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Destruction of Syria’s chemical weapons begins

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The team faces the daunting task of disposing of an estimated 1,000 tonnes of the nerve agent sarin, mustard gas and other banned arms at dozens of sites in Syria by mid-2014.

A man takes the body of a child wrapped in shrouds from a line of victims of the alleged toxic gas attack in the Ghouta district of Damascus in August  (SHAAM NEWS NETWORK/AFP, Daya al-Deen)

A man takes the body of a child wrapped in shrouds from a line of victims of the alleged toxic gas attack in the Ghouta district of Damascus in August
(SHAAM NEWS NETWORK/AFP, Daya al-Deen)

AFP – Experts began overseeing the destruction of Syria’s chemical weapons on Sunday under the terms of a UN resolution that will see Damascus relinquish the banned arms, an official told AFP.

The source in the international mission said experts had begun verifying details turned over by the Syrian government about the arsenal and destroying weapons and production facilities.

The team faces the daunting task of disposing of an estimated 1,000 tonnes of the nerve agent sarin, mustard gas and other banned arms at dozens of sites in Syria by mid-2014.

As the operation got under way, President Bashar al-Assad admitted in an interview with Germany’s Spiegel news magazine that his government had made “mistakes” in the country’s brutal conflict.

But he again denied that his forces used chemical weapons in a 21 August attack that led to threats of a US strike and eventually the UN resolution requiring Syria to turn over its arsenal.

In Damascus, meanwhile, a barrage of mortar rounds slammed into a Christian neighbourhood, killing eight people.

And UN-Arab League envoy Lakhdar Brahimi called on Assad’s regime and the rebels to hold peace talks “without preconditions”.

The team of disarmament experts from the United Nations and the Organisation for the Prohibition of Chemical Weapons (OPCW) based in The Hague arrived in Damascus on Tuesday.

An official in the joint mission said Sunday that members of the team “have left for a site where they are beginning verification and destruction.”

“Today is the first day of destruction, in which heavy vehicles are going to run over and thus destroy missile warheads, aerial chemical bombs and mobile and static mixing and filling units,” he said.

“The physical process of the destruction and dismantling of the weapons and the production facilities is carried out by the Syrians under the supervision of our team, which will then verify and confirm the process has been carried out appropriately,” he added.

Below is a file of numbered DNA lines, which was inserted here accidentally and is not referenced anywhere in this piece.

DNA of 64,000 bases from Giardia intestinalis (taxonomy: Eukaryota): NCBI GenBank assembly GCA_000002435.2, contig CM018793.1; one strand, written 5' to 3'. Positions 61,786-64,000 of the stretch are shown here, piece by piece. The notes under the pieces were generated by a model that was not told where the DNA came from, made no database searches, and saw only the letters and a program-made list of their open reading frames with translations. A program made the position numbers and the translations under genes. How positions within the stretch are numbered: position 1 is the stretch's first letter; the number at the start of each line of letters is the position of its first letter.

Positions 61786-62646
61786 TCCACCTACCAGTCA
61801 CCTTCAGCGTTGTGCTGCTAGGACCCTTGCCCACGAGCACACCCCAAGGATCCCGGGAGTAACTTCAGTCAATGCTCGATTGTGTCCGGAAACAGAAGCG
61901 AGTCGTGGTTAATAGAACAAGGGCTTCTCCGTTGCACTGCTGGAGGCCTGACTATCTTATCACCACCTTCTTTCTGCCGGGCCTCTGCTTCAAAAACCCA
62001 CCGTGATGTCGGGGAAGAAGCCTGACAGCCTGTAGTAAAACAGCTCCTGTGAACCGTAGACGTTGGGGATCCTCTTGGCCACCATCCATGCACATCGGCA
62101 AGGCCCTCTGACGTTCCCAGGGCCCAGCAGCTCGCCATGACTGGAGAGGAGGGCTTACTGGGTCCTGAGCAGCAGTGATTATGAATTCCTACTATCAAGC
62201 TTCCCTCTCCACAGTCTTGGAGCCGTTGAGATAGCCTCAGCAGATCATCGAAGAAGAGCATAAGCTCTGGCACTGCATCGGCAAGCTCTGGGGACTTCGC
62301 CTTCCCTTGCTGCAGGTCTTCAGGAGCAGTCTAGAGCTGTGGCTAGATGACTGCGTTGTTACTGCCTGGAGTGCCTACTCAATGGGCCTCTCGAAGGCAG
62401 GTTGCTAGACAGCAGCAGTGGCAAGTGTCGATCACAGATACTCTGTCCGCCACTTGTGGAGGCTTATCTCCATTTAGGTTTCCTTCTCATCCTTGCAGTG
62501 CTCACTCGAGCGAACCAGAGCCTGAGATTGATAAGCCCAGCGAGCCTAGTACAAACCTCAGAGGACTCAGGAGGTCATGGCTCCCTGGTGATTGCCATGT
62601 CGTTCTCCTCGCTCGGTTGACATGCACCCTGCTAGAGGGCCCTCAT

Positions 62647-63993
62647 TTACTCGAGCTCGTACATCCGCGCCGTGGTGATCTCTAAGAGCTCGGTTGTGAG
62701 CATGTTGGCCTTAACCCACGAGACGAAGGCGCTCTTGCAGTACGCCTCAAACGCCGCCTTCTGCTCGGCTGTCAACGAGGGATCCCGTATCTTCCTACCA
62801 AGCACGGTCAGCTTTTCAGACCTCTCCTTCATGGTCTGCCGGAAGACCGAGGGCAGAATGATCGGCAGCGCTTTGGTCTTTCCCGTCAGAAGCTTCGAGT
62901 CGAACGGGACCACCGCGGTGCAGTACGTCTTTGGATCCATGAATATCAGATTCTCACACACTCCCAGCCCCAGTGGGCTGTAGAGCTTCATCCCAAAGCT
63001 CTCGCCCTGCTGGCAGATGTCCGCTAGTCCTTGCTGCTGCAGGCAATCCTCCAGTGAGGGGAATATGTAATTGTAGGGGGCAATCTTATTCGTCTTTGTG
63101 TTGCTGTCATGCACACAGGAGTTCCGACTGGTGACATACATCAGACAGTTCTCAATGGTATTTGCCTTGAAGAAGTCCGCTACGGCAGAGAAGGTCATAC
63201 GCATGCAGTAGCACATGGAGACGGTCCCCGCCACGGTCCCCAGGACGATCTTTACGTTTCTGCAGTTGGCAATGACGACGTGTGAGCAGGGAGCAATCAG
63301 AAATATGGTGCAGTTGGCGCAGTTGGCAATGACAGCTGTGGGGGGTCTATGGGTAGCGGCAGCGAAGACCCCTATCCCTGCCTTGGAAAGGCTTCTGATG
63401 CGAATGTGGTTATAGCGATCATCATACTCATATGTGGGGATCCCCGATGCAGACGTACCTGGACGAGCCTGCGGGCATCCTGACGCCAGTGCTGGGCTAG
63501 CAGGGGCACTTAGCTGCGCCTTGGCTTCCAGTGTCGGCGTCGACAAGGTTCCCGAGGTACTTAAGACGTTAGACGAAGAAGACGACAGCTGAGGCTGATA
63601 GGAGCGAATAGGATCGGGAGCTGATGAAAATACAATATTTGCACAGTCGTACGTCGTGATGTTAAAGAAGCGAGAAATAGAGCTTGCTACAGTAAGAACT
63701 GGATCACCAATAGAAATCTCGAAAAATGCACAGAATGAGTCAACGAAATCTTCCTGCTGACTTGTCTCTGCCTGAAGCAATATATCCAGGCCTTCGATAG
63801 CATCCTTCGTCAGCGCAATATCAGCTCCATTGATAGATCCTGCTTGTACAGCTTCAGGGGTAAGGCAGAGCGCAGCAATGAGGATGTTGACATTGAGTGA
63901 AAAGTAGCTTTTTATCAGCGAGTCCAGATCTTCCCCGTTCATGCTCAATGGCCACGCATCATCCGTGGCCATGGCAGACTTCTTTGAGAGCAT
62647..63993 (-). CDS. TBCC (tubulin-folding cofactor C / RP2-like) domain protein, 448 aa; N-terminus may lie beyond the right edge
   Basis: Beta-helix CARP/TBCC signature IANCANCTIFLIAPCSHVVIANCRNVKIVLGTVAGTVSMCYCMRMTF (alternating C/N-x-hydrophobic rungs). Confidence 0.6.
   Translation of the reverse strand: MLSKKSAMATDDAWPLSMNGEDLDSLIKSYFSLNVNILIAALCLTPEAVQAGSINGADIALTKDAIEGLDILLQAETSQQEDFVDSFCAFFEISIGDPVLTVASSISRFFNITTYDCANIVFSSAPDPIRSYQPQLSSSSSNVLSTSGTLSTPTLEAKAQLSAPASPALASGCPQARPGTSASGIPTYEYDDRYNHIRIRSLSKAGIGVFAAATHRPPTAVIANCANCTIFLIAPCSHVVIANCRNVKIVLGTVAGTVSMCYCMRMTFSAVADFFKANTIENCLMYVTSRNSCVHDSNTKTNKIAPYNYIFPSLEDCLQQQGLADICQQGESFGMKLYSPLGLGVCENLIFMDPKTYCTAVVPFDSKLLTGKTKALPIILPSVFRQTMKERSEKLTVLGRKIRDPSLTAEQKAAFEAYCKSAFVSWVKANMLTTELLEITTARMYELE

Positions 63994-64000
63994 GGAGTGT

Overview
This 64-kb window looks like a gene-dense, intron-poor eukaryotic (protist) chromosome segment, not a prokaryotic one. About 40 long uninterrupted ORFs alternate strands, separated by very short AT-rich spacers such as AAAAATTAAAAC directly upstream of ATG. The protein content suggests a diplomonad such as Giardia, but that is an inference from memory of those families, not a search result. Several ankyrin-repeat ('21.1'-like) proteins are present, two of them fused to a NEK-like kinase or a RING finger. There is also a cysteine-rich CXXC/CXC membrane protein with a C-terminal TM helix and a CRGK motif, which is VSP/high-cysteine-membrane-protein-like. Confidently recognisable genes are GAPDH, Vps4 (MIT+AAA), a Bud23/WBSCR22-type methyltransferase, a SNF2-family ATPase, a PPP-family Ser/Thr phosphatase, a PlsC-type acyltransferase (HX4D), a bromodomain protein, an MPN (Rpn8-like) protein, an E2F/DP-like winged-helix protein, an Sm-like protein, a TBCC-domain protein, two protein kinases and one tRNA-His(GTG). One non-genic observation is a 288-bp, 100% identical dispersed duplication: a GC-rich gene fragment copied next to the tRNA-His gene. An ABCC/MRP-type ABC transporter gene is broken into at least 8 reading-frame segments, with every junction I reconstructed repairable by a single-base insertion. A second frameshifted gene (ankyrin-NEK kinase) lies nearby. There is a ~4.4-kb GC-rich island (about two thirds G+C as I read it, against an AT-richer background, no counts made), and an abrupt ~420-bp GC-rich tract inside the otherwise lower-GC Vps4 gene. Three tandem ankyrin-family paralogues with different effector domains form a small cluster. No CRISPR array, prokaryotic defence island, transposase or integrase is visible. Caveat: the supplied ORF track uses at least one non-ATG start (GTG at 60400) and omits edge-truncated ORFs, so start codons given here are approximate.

The OPCW has said other methods to render Syria’s production facilities unusable could include explosives, sledgehammers, or pouring concrete.

Syria agreed to give up its chemical arsenal under a UN resolution that enshrined a US-Russian agreement aimed at averting US military action.

The deal was hammered out in the wake of the 21 August attack, which killed hundreds of civilians on the outskirts of Damascus and which the United States blamed on Assad’s government.

In the interview published Sunday by the weekly Spiegel news magazine, Assad said his government was being “very transparent” with the UN-OPCW team.

“The experts can go to every site. They are going to get all the data from us, they will verify them, and then they can make a judgement about our credibility,” he said.

He repeated that his government was not responsible for the August chemical attack but acknowledged that mistakes had been made in responding to the uprising that began in March 2011.

The uprising initially took the form of peaceful protests against the Assad family’s 40-year reign but escalated into a civil war after government forces fired on demonstrators.

“Whenever political decisions are made, mistakes happen,” Assad said.

“Personal mistakes by individuals happened. We all make mistakes. Even a president makes mistakes,” he added. He insisted, however, that “our fundamental decisions were right.”

Asked if the opposition has sole responsibility for massacres, and if his forces were all innocent, Assad said “reality is not black and white.”

“You can’t just absolutely say ‘they carry 100 percent of the blame and we carry zero’,” he said.

“But basically, it’s correct that we are defending ourselves.”

The magazine also reported on Sunday that German intelligence services believe Iran has allowed Assad’s regime to station fighter jets on its territory to protect them from foreign attack.

More than 115,000 people have been killed since the beginning of the conflict in Syria, according to the Syrian Observatory for Human Rights, a monitoring group.

Two million people have become refugees and millions more have been displaced inside Syria.

On Sunday afternoon, Syrian state news agency SANA said eight people were killed and 27 injured in the Damascus district of Qassaa when four mortar rounds slammed into the Christian neighbourhood.

Rebel fighters regularly fire into Damascus from rear bases in neighbourhoods around the capital.

As the fighting continued, UN-Arab League peace envoy Brahimi told France’s TV5 Monde that he hoped the two sides would agree to attend a peace conference in Geneva in mid-November “without preconditions.”

“We are going to Geneva without preconditions. Mr. Bashar al-Assad cannot say that he does not want to negotiate with ‘X’ or ‘Y’ and it’s the same thing for the opposition,” Brahimi said.


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